This is a guest post by Kathryn Vercillo. She is the blogger behind popular crochet blog Crochet Concupiscence and the author of the book Crochet Saved My Life. Kathryn is currently working on a book of creativity exercises for crocheters.
Crochet is a terrific meditative craft that can provide endless hours of enjoyment. It can also be so much more than that. Creative individuals can use their love of hook and yarn to access deeper levels of artistic creativity, adding new dimensions of inspiration to their daily lives. Here are five easy crochet exercises to try:
1. Crochet a series of random motifs in a variety of different yarns. Now buy a cheap piece of canvas or get a piece of cardboard and glue the motifs into a creative work of crochet art. Many people who crochet don’t consider themselves “artists”. This is a great way to access the artist within using a craft you already know! Key rule: do not judge the finished product! Experience the joy of making art.
2. Crochet a project using an entirely different yarn and hook from what the pattern requires. Ignore rules about gauge. Making an item that is impractically tiny or large will allow you to focus on the process of crafting rather than the product. Explore the emotions that come up as you create something you might see as useless or pointless. This exercise can teach you a lot about why you crochet and what you get out of it, information you can use to improve your future crafting experiences.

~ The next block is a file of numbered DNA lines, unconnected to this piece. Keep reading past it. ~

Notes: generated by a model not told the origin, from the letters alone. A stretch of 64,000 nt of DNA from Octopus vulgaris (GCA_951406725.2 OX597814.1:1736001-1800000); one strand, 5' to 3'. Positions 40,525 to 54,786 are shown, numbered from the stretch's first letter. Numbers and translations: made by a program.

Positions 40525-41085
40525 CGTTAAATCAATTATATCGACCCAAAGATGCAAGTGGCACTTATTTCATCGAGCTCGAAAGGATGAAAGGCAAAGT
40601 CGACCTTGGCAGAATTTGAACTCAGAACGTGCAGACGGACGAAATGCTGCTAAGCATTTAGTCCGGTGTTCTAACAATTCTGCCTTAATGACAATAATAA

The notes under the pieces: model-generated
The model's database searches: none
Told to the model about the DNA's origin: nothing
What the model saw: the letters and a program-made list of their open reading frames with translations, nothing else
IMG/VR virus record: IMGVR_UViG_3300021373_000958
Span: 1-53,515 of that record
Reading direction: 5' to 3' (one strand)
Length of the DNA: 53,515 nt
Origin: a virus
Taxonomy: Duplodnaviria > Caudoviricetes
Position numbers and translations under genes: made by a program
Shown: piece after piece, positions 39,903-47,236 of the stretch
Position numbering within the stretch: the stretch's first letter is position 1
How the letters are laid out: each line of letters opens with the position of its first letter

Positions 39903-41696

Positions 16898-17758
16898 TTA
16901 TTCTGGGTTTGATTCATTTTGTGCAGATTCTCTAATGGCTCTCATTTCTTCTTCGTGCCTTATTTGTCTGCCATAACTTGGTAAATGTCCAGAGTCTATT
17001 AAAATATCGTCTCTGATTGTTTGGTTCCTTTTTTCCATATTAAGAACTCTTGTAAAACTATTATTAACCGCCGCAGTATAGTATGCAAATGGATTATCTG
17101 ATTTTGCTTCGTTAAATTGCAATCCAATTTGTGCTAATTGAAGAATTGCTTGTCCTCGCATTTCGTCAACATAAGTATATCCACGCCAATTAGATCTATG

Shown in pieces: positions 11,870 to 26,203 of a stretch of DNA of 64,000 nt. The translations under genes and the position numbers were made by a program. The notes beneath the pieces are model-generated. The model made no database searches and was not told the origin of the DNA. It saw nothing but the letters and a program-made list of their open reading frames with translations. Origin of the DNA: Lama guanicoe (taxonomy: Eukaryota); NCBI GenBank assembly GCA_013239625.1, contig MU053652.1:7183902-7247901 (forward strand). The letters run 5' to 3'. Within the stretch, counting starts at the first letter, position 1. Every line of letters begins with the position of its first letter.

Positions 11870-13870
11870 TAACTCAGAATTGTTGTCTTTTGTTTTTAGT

3. Engage in a full thirty minutes of mindfulness crocheting. This means that you tune out your mind and meditate entirely on your project. Pay attention to all of your senses – the touch of the yarn, everything you see in front of you, any sounds on in the background. This is so healing and meditative, especially when practiced regularly as part of a steady routine.
4. Cut and paste instructions from a bunch of different patterns. Pull lines for various rows from a number of different projects and paste them into a “new pattern”. Now follow that pattern from beginning to end, turning the work at the end of each row you’ve created in your new pattern, to crochet a random item. You will have to make adjustments to compensate for the fact that the pattern lines don’t actually go together. For example, a line may say “dc in each sc” but the line before might not have been sc. It’s okay; just dc in whatever stitches ARE in that previous line. What’s the point? This exercise is designed to inspire your curiosity, as you try to guess what the next line will look like and what the finished piece will be. Being curious is a key way to improve your total experience of life and art.
5. Crochet every project in one book or by one designer. Keep a journal during the process, as this will allow you to see what you’ve gained creatively from the experience. For an example, see my 30 days of Sharon Silverman crochet.
For some great crochet patterns to try out, check in on AllFreeCrochet.com today!